Friday, April 27, 2012

Canada's Partners for Mental Health, a national charitable organization aiming to create a new state of mind about mental health is running a 'Not Myself Today' campaign.

The goal is to have Canadians sign an online pledge of support for mental health at notmyselftoday.ca. But there's an interactive map to, I guess, draw more visitors:

On the website, Canadians can pin their mood on a virtual map of Canada, which is updated throughout the day.

On Thursday, 32.4 per cent of Saskatchewan residents were anxious, 24.3 per cent were hopeful, 18.9 per cent were OK, 13.5 per cent were depressed and 10.8 per cent were up.

You select your mood from a dozen or so options, then key in a ZIP Code or let the app find you.

- Leader Post

Students in India are updating OSM and that's getting into the paper.

Five youngsters, all third year students of Information Science, Nitte Mahalinga Adyanthaya Memorial Institute of Technology (NMAMIT), have added details to the online map of Mangalore (onOpenStreetMap).

Aadarsh, Chaitra, Cheryl, Shravan, and Sneha have added and corrected wrong locations of roads and city landmarks. They added details using GPS in Android phones and after modifying the data thus collected on a software called JOSM. The students divided themselves into two groups, the Kadri and Ladyhill groups. Both added details of city landmarks they knew. Aadarsh said he concentrated on correcting places that were wrongly marked. He added roads, residential areas, Bharath Mall, the KSRTC Bus Stand, and Bejai where he lived. He said that they divided themselves into two groups, with each adding details that they knew of. He said that since the idea was to add details of use to people, he marked medical, photocopy, soda shops, and grocery shops (such as Baliga Stores).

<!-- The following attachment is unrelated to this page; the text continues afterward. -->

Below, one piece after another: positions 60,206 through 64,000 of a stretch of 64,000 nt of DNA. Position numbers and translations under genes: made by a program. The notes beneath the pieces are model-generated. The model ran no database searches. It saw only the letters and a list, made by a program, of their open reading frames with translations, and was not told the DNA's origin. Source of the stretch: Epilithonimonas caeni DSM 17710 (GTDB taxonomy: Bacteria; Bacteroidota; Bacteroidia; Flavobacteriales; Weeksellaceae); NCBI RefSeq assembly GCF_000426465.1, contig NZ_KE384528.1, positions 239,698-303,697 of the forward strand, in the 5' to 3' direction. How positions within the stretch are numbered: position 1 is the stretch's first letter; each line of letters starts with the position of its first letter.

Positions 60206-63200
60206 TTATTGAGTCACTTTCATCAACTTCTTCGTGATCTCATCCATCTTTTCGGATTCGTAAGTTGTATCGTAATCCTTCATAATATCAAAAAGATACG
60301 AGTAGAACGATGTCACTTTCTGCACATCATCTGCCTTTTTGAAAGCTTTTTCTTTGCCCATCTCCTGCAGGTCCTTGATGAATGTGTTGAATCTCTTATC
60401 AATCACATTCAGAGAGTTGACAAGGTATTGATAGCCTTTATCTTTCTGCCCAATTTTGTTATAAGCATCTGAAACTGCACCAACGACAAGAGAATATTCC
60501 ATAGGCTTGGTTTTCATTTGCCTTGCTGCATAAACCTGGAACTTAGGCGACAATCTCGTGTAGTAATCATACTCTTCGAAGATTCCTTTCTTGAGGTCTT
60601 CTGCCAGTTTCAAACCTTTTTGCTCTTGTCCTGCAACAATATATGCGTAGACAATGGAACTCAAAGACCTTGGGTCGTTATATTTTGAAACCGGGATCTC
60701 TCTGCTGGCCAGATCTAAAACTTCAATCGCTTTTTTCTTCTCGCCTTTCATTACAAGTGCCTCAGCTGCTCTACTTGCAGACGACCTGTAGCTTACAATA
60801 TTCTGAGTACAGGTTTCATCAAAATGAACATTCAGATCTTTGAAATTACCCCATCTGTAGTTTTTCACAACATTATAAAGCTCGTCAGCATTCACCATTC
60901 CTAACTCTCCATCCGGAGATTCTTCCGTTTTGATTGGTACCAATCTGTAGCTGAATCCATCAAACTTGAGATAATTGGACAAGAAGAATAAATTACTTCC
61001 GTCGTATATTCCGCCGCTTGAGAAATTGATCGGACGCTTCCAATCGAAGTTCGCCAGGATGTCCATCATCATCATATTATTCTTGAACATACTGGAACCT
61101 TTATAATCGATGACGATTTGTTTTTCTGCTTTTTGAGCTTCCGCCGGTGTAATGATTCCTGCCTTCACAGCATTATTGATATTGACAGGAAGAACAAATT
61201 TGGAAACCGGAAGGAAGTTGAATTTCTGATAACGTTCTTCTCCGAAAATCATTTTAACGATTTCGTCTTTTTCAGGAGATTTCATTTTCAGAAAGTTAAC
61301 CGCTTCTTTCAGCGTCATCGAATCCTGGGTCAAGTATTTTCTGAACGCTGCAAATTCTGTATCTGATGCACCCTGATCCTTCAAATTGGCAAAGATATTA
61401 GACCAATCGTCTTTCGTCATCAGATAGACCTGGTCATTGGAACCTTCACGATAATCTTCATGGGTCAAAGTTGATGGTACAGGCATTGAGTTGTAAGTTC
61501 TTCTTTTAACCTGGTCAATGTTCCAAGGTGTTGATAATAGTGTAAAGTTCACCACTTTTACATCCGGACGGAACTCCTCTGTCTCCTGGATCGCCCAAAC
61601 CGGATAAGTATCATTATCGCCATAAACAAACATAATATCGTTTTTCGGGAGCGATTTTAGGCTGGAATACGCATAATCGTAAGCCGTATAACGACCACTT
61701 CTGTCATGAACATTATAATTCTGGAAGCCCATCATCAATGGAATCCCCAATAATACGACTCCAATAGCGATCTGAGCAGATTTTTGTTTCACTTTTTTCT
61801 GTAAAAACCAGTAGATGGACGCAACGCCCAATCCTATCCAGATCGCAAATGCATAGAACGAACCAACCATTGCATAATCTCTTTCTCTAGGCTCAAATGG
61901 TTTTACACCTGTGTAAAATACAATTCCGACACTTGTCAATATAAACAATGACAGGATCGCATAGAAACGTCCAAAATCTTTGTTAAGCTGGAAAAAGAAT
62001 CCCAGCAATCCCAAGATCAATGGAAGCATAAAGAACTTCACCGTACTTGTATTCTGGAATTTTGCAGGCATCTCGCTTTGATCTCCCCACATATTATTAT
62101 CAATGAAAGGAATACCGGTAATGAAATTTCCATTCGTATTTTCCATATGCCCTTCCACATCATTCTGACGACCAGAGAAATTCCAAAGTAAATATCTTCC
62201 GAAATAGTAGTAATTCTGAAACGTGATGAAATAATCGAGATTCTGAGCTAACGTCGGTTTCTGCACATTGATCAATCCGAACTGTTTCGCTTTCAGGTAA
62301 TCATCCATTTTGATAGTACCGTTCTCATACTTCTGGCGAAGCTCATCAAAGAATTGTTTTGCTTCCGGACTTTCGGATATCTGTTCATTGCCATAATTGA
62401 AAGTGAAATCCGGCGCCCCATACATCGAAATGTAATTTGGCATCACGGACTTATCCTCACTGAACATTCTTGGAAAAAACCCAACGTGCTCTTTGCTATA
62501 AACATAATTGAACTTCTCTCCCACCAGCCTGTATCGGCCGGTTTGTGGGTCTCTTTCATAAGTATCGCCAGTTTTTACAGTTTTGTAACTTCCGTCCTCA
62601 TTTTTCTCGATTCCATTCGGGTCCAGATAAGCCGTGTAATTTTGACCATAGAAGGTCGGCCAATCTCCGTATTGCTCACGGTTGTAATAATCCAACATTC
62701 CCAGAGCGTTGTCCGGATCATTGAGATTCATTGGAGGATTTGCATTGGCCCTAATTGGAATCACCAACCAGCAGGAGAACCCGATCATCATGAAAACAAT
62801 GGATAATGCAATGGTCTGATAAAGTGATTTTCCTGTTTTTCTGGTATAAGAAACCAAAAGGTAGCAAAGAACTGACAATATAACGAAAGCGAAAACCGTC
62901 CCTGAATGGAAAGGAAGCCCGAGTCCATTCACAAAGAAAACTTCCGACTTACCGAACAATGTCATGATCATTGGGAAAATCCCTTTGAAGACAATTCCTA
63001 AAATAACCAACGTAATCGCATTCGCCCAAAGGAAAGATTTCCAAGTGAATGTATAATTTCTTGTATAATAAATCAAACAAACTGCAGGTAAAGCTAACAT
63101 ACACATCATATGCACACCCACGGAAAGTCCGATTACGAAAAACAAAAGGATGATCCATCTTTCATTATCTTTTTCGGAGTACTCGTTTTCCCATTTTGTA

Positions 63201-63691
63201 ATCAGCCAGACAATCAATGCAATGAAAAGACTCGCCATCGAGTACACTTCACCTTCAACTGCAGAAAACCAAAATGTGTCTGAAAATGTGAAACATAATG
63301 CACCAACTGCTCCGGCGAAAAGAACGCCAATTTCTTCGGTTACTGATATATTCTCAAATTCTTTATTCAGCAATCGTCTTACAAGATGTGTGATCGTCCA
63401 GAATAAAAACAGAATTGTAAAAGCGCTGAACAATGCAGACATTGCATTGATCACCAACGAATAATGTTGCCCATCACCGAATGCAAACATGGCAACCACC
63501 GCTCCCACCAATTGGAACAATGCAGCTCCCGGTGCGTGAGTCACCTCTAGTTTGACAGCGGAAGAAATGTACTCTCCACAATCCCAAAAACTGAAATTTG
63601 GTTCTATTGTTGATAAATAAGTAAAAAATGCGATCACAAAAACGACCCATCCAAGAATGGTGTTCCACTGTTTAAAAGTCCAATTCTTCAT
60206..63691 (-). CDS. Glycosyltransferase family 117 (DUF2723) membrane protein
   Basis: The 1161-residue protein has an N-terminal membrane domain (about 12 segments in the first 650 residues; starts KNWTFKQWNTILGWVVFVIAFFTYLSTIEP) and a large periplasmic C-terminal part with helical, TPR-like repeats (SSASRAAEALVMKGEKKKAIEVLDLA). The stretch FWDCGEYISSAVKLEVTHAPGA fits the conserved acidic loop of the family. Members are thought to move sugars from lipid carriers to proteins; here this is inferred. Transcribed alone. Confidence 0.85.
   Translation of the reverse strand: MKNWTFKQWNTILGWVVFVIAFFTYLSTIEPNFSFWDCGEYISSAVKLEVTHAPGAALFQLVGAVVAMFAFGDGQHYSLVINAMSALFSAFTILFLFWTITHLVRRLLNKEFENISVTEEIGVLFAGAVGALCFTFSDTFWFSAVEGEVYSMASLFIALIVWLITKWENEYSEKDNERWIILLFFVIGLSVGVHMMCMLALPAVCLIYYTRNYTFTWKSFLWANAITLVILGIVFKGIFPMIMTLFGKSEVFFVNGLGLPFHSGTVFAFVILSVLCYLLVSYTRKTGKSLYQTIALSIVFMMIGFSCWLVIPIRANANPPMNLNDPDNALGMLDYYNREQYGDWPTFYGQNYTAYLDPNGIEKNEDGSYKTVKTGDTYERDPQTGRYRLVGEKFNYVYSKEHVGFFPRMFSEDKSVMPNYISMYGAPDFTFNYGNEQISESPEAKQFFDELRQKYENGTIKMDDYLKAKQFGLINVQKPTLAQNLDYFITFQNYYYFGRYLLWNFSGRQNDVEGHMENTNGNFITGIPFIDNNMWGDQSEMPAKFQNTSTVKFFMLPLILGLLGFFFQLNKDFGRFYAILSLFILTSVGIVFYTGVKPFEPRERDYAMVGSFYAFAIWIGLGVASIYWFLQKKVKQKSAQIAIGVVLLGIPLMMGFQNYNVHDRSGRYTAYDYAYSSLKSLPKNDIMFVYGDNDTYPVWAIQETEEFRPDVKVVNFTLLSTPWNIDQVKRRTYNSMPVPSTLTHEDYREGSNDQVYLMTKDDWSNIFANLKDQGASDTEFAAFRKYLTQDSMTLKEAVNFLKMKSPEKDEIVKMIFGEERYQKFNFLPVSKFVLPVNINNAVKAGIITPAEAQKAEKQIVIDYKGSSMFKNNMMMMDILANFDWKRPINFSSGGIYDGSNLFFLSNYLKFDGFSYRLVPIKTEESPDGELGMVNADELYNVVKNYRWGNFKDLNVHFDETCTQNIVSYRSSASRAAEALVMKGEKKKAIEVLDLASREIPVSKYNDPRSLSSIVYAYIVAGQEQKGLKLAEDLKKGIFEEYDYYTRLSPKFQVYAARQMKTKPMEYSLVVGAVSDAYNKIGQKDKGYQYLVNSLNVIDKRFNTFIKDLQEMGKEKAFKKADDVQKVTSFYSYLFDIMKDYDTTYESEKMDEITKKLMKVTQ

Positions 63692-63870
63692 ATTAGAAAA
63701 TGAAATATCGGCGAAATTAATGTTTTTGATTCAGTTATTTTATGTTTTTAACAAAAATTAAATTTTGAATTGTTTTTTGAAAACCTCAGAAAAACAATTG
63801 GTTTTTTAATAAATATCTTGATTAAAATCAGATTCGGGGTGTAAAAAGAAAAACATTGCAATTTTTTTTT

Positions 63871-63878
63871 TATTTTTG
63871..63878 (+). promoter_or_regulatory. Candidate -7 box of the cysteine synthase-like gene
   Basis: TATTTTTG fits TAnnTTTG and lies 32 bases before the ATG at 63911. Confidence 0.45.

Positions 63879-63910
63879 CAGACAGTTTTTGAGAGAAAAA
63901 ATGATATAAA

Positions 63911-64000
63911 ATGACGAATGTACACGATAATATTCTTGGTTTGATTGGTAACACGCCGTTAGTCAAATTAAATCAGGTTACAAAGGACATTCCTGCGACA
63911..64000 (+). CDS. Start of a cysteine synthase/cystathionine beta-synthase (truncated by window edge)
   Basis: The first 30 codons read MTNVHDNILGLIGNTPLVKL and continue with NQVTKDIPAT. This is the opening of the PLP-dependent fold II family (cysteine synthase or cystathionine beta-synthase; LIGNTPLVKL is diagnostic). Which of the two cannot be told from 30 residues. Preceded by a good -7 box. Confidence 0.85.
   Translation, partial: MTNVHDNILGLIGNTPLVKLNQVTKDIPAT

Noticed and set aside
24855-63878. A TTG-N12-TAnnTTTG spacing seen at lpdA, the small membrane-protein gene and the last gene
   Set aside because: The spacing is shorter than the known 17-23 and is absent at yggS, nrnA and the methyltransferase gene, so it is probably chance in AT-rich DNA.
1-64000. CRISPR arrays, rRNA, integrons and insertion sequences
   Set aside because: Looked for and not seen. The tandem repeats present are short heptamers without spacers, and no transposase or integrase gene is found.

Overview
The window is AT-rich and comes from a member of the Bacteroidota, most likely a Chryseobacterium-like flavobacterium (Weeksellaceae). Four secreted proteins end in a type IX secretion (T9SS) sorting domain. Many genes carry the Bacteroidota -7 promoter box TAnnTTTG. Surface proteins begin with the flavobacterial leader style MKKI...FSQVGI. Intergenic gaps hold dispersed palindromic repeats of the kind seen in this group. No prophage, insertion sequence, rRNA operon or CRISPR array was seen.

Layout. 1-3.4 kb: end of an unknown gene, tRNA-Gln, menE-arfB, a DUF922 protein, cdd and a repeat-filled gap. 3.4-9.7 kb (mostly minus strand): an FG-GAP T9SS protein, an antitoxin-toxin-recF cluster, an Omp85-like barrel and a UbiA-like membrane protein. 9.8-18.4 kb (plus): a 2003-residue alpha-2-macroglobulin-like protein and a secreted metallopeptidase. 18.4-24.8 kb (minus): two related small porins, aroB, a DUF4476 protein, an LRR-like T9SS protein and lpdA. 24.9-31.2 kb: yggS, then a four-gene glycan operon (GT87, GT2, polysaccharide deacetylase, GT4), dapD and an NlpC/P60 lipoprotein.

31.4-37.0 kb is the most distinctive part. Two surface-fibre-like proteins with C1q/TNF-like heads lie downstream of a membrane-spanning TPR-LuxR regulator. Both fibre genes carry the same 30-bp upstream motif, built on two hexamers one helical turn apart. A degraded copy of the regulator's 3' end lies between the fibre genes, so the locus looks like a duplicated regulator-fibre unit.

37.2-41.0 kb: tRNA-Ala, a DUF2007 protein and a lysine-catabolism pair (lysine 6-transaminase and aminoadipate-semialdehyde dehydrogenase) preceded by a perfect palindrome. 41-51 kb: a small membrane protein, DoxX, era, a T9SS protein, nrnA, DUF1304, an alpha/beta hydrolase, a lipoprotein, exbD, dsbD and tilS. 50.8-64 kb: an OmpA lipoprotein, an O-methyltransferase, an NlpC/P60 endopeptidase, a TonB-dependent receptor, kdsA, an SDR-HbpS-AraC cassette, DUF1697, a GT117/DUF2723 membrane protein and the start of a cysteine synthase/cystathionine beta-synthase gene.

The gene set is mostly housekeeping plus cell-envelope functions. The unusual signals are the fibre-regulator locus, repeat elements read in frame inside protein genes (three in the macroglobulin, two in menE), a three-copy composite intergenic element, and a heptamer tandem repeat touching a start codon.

No, you don't read about that in the U.S. do you. Why not?

- The Hindu

Want to help crowdfund a location based game? How about one that uses real maps to build a fantasy world and is from the folks from Magic: The Gathering? The game, already in production, will be free on iOS, then Android. It's called Map Monsters. Goal funding is $40k and contributors will get their investments back as in game cash.

- The Verge

by Adena Schutzberg on 04/27 at 04:12 AM | Comments | Bookmark and Share

Thursday, April 26, 2012

Several Indian news sources area reporting on the launch of India's RISAT-1, an earth observing satellite to monitor weather and crops. Launched Thursday by the Indian Space Research Organization (ISRO), the satellite carries on board a synthetic aperature radar (SAR) sensor.

According to the Daily Bhaskar,

RISAT-1, culmination of nearly ten years of effort by ISRO, has the capability to take images of the earth during day and night as well as in cloudy conditions. Till now, India depended on images from a Canadian satellite as existing domestic remote sensing spacecraft cannot take pictures of earth during cloud cover.

According to Asian Scientist Magazine,

Though ISRO officials maintain that the primary role of the nearly Rs. 500-crore mission is to help in the field of agriculture and paddy monitoring during the kharif season and provide data during natural disasters, speculation is rife that it has a military role too. This theory is triggered by the fact that it is equipped with the first India-made synthetic aperture radar (SAR).

by Joe Francica on 04/26 at 09:44 AM | Comments | Bookmark and Share